Under the power control scheme proposed in Section II.A and the system model given in Fig. 4, the characteristic function of aggregate interference can be written as follows (see Appendix E for the detailed derivation):

(28) |

Applying the log-normal approximation method used in Section IV, we obtain the th cumulant of interference as

(29) |

As can be seen from (V-A), unlike (IV-A), the th cumulant does not have a closed-form expression. However, the complexity of obtaining the exact interference PDF from (V-A) is still smaller than that of the numerical method in Section III.

An experiment is performed in Fig. 5(a) to examine the effect of hidden primary receiver on the resulting interference compared to the interference for the case of perfect knowledge of primary receiver location. We consider a pathloss-only channel in this figure. It can be seen from the figure that the hidden primary receiver problem boosts the interference in terms of increased interference mean and variance. This figure also shows that the log-normal approximation still fits well the interference distribution in this scenario.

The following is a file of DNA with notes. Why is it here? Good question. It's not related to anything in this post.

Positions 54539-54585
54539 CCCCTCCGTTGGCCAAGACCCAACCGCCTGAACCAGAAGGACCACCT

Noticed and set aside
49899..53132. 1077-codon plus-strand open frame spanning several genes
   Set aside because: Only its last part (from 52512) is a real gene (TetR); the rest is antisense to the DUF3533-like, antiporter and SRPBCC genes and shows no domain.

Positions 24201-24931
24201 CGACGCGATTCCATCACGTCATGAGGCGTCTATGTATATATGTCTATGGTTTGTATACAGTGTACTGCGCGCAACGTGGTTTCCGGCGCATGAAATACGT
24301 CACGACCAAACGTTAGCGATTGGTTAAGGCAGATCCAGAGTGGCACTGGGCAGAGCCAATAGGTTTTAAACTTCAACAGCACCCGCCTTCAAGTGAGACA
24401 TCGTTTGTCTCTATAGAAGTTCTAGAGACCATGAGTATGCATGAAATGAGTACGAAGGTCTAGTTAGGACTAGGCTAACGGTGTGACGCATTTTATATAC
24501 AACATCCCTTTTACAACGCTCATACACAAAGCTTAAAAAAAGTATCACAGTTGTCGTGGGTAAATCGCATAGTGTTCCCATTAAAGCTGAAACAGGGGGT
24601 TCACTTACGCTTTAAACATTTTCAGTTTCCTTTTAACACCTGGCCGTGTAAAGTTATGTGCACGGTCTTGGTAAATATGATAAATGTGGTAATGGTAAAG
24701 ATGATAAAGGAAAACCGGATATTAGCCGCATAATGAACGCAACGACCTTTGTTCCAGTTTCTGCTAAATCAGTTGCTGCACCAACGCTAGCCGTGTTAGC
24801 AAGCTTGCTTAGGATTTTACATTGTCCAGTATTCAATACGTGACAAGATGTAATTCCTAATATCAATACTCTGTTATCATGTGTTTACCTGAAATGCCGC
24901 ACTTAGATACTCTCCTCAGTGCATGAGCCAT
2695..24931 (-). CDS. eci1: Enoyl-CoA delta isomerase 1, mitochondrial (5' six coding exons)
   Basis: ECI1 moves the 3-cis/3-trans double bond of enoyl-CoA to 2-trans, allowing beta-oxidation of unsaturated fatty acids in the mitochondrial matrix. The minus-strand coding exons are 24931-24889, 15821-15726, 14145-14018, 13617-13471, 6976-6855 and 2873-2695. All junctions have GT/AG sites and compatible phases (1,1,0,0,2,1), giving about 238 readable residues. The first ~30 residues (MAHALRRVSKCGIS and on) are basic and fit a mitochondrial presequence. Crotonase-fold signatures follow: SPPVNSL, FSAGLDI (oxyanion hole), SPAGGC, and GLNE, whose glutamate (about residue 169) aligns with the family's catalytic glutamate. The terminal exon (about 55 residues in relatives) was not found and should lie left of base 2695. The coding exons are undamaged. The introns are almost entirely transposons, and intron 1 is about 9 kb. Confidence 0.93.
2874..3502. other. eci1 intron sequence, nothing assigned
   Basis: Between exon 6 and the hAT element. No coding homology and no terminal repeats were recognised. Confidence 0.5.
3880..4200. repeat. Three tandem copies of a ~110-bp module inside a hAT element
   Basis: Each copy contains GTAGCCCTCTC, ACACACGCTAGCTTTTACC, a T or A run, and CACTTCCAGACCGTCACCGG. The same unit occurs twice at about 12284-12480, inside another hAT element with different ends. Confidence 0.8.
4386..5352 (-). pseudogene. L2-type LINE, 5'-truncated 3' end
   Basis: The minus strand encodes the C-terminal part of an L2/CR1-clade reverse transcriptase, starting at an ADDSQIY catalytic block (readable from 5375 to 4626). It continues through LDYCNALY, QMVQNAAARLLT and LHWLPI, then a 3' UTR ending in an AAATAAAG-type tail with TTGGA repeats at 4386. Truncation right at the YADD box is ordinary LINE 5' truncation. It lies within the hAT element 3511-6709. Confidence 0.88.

### V-B Contention Control

Under the contention control scheme proposed in Section II.B and the system model given in Fig. 4, the characteristic function of aggregate interference can be expressed as

(30) |

with .

Using the same log-normal approximation method as in Section IV, the th cumulant of interference can be written as

(31) |

The effect of hidden primary receiver under contention control is evaluated in Fig. 5(b), where a pathloss-only channel is assumed. As we can see from this figure, the uncertainty about the primary receiver location leads to interference with larger mean and variance as compared to that in the case with perfect knowledge of primary receiver location. Moreover, it can be seen from this figure that the log-normal fitting for the interference is fairly accurate and the approximation approach is still applicable in this scenario.